Implementing Open-Access Scheduling in an Academic Practice
This group overcame staffing complexities on the road to open access.
Fam Pract Manag. 2006 Mar;13(3):59-64.
The way we used to handle scheduling at Baylor Family Medicine matched the prevailing practice in health care: We maintained a large backlog of future appointments. Patients learned to expect a six- to eight-week wait for appointments and dueled with our office staff to be seen for acute care when needed. We developed complex systems for managing the demand for acute care, most of which didn’t work very well.
We knew we needed a better way to schedule our patients and found a solution in open-access scheduling, also called “same-day” or “advanced-access” scheduling, which theoretically eliminates the appointment backlog and makes appointments available the same day the patient calls. The principle behind open-access scheduling is to “do today’s work today.”
As an academic practice, we encountered some unique obstacles on the road to open access. This article explains how we overcame them. Much of what we learned can be applied to any family medicine practice.
Before open access
Baylor Family Medicine is an academic practice affiliated with the Department of Family and Community Medicine at Baylor College of Medicine in Houston. Our staff includes 10 part-time faculty, two nurse practitioners and four resident physicians. These 16 providers constitute approximately a six full-time-equivalent (FTE) practice.
In 1999, the Department of Family and Community Medicine joined the Idealized Design of Clinical Office Practice (IDCOP) program run by the Institute for Healthcare Improvement. Many novel concepts were introduced and promoted during the IDCOP process. One was open-access scheduling.
At the time, our appointment availability was about what you would expect from a group like ours. We diligently tracked our backlog by measuring the time until the third available appointment for a brief visit and found that it varied from one provider to another in a range from 10 to 25 days. Some providers had backlogs longer than 60 days. The average backlog was remarkably stable.
We had employed various improvement strategies:
Assigning a provider to handle only acute-care appointments;
Reserving acute-care appointments in each provider’s schedule;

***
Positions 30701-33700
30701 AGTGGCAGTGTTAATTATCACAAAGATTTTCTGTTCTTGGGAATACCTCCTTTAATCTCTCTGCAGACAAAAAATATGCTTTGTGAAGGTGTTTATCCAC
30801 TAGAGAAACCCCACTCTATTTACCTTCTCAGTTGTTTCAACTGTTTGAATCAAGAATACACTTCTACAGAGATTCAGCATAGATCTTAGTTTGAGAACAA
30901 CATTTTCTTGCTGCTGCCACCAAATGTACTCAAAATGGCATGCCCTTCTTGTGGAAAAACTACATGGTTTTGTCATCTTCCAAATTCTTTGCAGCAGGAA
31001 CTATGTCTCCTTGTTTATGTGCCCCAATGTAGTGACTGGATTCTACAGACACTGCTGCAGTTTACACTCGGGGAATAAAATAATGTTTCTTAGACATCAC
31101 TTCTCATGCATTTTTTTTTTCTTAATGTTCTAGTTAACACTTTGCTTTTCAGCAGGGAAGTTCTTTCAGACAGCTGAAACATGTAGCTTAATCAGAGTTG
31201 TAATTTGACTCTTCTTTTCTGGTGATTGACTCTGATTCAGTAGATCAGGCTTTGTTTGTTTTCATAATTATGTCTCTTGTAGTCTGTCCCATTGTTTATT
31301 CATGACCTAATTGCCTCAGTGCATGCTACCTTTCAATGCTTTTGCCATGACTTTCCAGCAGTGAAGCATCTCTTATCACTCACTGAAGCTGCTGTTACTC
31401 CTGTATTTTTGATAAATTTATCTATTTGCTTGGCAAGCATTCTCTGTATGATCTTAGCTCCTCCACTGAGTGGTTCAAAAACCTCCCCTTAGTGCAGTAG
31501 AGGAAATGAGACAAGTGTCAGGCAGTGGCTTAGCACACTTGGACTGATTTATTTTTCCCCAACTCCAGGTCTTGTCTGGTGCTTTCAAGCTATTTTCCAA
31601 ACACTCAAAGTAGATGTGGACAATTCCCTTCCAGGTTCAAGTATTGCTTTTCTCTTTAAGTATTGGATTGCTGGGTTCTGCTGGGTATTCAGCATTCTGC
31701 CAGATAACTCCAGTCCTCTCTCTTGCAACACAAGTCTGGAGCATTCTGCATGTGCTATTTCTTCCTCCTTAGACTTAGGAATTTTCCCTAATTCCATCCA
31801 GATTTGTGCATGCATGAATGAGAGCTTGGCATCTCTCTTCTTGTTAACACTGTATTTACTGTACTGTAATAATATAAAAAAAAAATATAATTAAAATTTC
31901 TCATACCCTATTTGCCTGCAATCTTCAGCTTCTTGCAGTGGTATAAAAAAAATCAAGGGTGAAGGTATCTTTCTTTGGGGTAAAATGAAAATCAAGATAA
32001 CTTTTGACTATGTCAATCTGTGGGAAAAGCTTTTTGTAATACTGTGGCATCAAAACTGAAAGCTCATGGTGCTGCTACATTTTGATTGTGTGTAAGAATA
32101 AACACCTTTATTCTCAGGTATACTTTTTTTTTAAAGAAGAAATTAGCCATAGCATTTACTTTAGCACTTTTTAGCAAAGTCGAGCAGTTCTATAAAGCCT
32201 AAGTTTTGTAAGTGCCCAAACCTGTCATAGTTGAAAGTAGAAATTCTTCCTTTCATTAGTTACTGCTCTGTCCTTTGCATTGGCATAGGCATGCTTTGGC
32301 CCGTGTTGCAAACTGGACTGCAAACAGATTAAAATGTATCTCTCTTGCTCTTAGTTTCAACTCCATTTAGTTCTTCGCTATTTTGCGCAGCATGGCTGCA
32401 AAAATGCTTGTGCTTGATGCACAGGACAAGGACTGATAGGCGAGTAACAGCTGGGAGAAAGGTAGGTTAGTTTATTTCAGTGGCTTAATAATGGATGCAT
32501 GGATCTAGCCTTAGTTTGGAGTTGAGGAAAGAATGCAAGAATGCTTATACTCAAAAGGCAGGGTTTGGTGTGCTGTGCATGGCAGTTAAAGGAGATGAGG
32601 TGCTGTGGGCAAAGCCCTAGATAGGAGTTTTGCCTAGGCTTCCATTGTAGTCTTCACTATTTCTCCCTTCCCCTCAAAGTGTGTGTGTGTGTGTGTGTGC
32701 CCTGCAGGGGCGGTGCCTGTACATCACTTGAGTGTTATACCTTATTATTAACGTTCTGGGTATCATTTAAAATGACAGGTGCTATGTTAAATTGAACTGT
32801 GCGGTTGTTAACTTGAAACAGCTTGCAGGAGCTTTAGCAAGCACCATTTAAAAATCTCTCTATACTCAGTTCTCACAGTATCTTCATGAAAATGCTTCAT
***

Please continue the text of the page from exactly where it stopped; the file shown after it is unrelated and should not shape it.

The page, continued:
Limiting appointment types;
Analyzing the number of acute-care requests received daily and adjusting schedules to meet the demand.
These efforts were, at best, marginally successful. If a patient called one day and the acute-care appointments were all filled, then the receptionist would either hunt for someone to accept the patient anyway or tell the patient to call back the next morning for an appointment the next day. The receptionist could not book acute-care appointments for the next day because those appointments were not made available on the computer until the day they were to be used. This was, of course, frustrating to patients and staff alike, and the number of calls required to make an appointment continued to grow. We received many complaints about this scheduling system, and our telephones were chronically congested with frustrated patients making their second, third or fourth calls for an appointment. We came to believe that open-access scheduling could reduce the number of calls to our clinic and, in turn, improve patient satisfaction. However, there were few examples of it working in an academic setting.
According to our IDCOP mentors, implementing open-access appointments required that we:
Establish “generic” appointment types – that is, limit the type of appointments;
Know the extent of our appointment backlog;
Reduce the backlog;
Understand the demand for appointments in our clinic;
Ensure that our supply of appointments would meet that demand.
In theory, an open-access scheduling system works best when there is one type of appointment, regardless of patient age, illness or need. Obviously, a 15-minute visit can present problems for patients who want a “complete physical.” For this reason, we analyzed our demand for physicals and found that our physicians were performing about 100 per week. Then we analyzed the number of appointments and patients in our backlog, and estimated the time required to work down this number of appointments. Because all our physicians are part-time, and because having them take on extra sessions would require extra payment from the clinic for that time, we developed a plan to have the physicians see additional patients during each session. Discouragingly, the plan indicated that it would take up to 11 months to eliminate the backlog.
An even bigger challenge was matching supply to demand given the day-to-day variance in physician availability that is inherent in academic practices like ours. Informal discussions with faculty-physicians in other academic practices confirmed our doubts about whether this could be done. While it seemed that open-access scheduling could work well in a private office where providers are present most of the time, we were daunted by the complexity of scheduling faculty who have multiple responsibilities in a way that provides adequate daily access for patients.
In April 2003, we visited the Department of Family and Community Medicine at Jefferson Medical College in Philadelphia. This department had successfully instituted open-access scheduling in their clinic and had a very creative approach to eliminating the backlog of appointments:
They did not work down their backlog of appointments. Rather, they set a start date for open access and made no future appointments past that date.